By Deb Moldaschel
April 13, 2019
Sleepy Eye YES! Team SMS Environmental Science students attended the YES! Winter Workshop held at Gustavus Adolphus College on March 20.
Sleepy Eye YES! Team advisors, Mary Beth Botz and Deb Reinarts, accompanied 13 YES! members (students from Sleepy Eye Public and St. Mary’s) and five SMS Environmental Science students to the YES! Winter Workshop held at Gustavus Adolphus College on March 20.
They were joined by the New Prague YES! Team at the workshop, which focused on soil health.
The keynote speaker was David Montgomery, Professor of Earth and Space Sciences at the University of Washington, who is the 2019 Rydell Professor at GAC. “Montgomery presented on how we are changing soil and how by changing a few things about our agriculture system we can restore it,” said Sophie Bishop, Southern YES! Program Coordinator.
The students saw the difference between fertile top soil, which is dark brown and holds moisture, and infertile soil, which is tan and doesn’t hold a lot of moisture. Montgomery said some ways to fix soil are to stop tilling, fertilize with compost, have grazers in fields, plant cover crops, and rotate crops. Sleepy Eye students found it to be of great educational value and really enjoyed listening to Montgomery.
“I was grateful that students had the opportunity to listen to someone of the caliber and expertise as the keynote speaker,” said Mary Beth Botz, one of Sleepy Eye YES! Team’s advisors. “Although a world renowned scientist and author, who could have buried us in statistics, David Montgomery kept our attention by bringing his research alive with stories. Yes, industrial, mining and farming practices have diminished the quality of soil around the world. We need to know and own that. However, he praised innovative American farmers who, through wise stewardship, are reversing the trend and actually improving the organic content of the soils.”
After Montgomery’s presentation, the students were split into three groups. One group learned about the thermal and PV solar panels, while the second group took a journey through how compost is made from food scraps from the GAC cafeteria to the compost piles ready to be spread on their gardens. Even with the bad smell coming from the composter, the students still appreciated being able to see how compost is made. The Sleepy Eye YES! Team even wants to start looking into getting a composter for their school.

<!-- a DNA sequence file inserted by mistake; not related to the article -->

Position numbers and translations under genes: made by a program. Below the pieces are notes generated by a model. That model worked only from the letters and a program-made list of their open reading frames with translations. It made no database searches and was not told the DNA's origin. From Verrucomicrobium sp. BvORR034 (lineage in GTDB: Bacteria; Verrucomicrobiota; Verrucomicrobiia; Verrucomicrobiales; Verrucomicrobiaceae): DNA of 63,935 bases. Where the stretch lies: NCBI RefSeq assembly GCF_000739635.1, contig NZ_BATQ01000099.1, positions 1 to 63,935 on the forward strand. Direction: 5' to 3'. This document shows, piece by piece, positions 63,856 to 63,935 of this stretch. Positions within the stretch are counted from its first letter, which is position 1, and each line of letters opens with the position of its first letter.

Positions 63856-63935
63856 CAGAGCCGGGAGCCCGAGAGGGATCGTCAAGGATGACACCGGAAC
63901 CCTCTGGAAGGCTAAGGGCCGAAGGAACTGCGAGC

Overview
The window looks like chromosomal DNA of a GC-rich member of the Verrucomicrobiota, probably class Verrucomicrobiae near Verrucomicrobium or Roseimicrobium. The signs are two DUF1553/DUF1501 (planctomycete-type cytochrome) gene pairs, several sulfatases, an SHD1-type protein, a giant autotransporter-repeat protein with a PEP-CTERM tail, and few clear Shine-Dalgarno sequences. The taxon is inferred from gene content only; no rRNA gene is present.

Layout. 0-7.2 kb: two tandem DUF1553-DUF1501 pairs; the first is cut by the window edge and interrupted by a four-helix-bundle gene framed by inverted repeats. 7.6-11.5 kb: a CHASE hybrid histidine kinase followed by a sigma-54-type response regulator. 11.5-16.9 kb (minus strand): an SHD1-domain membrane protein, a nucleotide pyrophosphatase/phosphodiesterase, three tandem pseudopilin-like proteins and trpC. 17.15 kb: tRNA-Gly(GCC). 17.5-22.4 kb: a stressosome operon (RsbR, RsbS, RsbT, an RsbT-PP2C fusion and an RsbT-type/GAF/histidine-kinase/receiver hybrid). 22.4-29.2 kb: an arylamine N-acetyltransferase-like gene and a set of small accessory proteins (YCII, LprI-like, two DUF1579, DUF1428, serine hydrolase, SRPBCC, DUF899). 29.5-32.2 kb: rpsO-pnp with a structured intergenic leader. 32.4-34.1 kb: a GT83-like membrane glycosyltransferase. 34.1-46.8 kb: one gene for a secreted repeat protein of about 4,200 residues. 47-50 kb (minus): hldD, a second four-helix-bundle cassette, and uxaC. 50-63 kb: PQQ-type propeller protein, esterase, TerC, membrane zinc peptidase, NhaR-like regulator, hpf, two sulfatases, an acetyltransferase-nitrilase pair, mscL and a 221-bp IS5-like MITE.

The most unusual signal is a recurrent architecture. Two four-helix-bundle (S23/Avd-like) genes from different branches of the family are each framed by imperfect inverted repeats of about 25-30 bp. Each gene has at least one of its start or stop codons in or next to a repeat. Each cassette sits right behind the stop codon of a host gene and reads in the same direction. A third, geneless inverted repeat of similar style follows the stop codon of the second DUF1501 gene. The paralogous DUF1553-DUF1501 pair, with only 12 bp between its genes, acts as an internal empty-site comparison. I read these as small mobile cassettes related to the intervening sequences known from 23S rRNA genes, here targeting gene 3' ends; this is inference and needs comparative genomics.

The third group went with Climate Generation’s, Kira Liu. She had the students connect soil health and climate change through an activity in which they created an action project plan to get their community to compost. They related climate change with agriculture and food and food waste, before diving into creating their own plan to make a community sustainable.
“Throughout the day, students saw that everything starts with healthy soil and that we can change tactics to make our soil better,” said Bishop. “This is the time to start making these changes for a better future. The New Prague and Sleepy Eye teams are bringing what they have learned from this workshop to projects in their communities.”
YES! (Youth Eco Solutions) empowers youth to create solutions to today’s ecological challenges through community based hands-on action projects. YES! is a program of Prairie Woods Environmental Learning Center in partnership with Laurentian Environmental Center and Ney Nature Center. Major funding for the 2018-2019 season is provided by the Minnesota Environment and Natural Resources Trust Fund.